Say the word and people start averting their eyes toward the floor, begin to edge out of the room denouncing such an atrocity, and though it could never happen to them, certainly justice must be served.
It’s a hot topic in the community of Amherst, Massachusetts right now.
On the heels of a recent Oct. 17 article published in The Amherst Student by a former Amherst College student about her experience with on-campus rape comes another blow to the Amherst community, this time from University of Massachusetts students involved in an alleged “gang rape.”
In an email sent out to UMass students this afternoon, Chancellor Kumble Subbaswamy confirmed that four men from Pittsfield have been arrested for the rape of an 18-year-old student in the student’s residence hall early Saturday morning on Oct. 13. Subbaswamy added that the alleged perpetrators are known to the victim but are not UMass students.
Subbaswamy wrote that the UMPD “began an immediate investigation” following notification of the crime and that the University will further review campus security measures.
Subbaswamy expressed sympathy on behalf of the campus community, saying
“The victim and her family are receiving support from our campus resources. I know that I speak on behalf of our university community when I say that they are all in our thoughts during this difficult time.”
In a press conference being held today at 1 p.m. at the UMass Police Department, University officials are expected to release a statement regarding the four arrests linked to the sexual assault.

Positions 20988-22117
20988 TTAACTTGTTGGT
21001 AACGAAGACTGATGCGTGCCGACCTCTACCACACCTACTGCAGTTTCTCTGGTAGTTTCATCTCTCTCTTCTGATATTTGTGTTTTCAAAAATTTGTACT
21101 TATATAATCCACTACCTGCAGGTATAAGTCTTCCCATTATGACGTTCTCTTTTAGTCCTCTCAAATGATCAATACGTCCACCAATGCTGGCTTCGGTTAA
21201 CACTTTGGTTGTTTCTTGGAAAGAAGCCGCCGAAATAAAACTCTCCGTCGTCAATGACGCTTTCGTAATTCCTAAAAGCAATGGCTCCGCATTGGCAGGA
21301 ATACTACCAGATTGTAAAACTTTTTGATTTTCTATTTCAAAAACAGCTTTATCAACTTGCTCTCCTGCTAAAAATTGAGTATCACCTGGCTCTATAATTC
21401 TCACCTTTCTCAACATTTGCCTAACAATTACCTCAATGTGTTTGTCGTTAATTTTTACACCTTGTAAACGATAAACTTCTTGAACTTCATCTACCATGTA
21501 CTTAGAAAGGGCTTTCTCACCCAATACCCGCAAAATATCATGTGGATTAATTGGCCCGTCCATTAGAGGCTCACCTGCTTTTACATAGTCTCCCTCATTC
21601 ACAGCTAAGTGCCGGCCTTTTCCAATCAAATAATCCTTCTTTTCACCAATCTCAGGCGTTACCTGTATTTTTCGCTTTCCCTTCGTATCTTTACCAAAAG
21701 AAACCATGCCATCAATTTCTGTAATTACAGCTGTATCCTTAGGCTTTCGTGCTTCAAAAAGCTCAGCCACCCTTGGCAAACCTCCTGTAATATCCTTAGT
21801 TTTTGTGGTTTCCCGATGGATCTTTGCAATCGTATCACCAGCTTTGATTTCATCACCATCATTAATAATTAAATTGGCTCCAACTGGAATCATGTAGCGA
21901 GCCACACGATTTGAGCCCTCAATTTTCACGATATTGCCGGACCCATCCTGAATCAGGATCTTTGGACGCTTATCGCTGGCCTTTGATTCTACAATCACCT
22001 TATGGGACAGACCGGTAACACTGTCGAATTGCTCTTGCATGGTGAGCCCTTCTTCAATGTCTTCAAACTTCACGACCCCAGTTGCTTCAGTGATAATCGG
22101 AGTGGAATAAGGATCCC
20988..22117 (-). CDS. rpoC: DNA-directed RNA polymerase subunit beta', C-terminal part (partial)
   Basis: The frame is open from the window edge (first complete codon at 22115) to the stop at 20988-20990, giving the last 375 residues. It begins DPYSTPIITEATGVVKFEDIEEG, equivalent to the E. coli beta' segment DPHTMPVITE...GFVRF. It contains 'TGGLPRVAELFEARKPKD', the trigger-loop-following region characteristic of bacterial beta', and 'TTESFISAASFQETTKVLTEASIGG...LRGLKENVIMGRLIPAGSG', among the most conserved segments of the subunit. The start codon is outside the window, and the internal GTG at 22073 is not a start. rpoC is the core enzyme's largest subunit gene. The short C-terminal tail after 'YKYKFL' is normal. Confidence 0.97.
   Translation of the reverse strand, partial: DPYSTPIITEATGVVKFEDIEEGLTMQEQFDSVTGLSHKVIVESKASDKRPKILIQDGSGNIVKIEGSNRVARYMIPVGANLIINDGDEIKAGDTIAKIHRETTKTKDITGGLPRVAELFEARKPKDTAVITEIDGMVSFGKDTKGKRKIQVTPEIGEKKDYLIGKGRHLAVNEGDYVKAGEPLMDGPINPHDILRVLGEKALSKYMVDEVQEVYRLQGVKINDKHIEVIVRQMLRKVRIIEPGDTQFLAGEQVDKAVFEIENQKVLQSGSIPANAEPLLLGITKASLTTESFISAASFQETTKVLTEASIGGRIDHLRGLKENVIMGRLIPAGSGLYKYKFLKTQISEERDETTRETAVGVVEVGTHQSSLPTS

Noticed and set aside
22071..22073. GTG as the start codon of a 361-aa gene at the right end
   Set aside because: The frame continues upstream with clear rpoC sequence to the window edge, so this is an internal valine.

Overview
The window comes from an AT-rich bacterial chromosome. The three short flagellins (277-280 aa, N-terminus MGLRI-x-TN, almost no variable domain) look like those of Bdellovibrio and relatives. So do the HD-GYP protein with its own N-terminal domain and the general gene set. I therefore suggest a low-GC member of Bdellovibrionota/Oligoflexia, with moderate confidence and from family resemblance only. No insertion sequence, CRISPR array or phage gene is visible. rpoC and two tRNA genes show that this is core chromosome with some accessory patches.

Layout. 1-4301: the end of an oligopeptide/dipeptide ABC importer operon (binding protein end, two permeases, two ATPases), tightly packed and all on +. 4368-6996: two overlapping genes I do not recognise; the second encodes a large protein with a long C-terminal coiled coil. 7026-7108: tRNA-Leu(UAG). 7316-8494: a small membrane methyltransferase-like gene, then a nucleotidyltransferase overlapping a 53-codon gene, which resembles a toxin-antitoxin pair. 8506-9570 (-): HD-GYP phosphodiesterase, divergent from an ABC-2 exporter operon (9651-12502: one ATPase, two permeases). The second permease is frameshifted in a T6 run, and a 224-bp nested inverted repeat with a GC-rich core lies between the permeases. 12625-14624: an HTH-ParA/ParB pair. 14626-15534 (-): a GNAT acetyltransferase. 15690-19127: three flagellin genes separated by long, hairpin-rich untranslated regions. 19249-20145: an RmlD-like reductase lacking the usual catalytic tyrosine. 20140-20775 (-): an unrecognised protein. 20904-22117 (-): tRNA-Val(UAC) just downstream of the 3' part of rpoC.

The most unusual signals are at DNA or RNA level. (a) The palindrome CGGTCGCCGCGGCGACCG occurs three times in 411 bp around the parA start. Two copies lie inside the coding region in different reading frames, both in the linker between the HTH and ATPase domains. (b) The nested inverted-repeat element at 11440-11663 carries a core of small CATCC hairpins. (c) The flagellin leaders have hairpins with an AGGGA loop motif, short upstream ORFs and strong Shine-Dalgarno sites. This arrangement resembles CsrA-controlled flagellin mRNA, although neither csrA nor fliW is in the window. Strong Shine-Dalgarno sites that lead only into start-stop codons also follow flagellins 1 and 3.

For live tweets of the conference, follow me: @Seafeezle.
This is a developing story. More updates to come following the press conference.
UPDATE 1:15 p.m: In a release issued by the University, the alleged perpetrators are identified as Emmanuel Bile, 18, Justin King, 18, Adam Liccardi, 18, and Caleb Womack, 17.
UPDATE 1:45 p.m: In a 20-minute press conference held at the UMPD, Chief John Horvath, Dean of Students Enku Gelaye and District Attorney David Sullivan spoke on the Oct. 13 rape case on the UMass campus. The case was reported Oct. 14 around 11:30 p.m by the victim.
Subbaswamy reiterated statements from an earlier email and introduced Horvath.
Horvath confirmed the identities of the above-mentioned suspects and said that three of the four individuals had been signed into the residence hall not by the victim, though the suspects and the victim had known of each other through past “interactions.”
“I assume because of the age range they were here to visit students and socialize in some manner,” Horvath said.
When asked why it took five days to make any arrests, Horvath said that an “exhausted” investigative process and interviewing of the suspects had to be conducted before any major legal actions, saying
“To say that a week is a long time for a case like this is not the case. I’m very confident that in a week turn around, we did everything we could.”
As for the well-being and enrollment status of the victim, Horvath declined to comment specifically, but said that she had the support of her family and has ”a wide array of support services on campus available to her.”
Gelaye talked of on-campus support services for all students and praised the victim for reporting her case to the University; Sullivan echoed her praise, thanking the victim for “having the courage to come forward.”
“We take the safety of the community seriously. We want students to know that they are responsible for the guests they sign in,” Gelaye said.
University officials said security procedures on campus will be reviewed and that the case is still under investigation.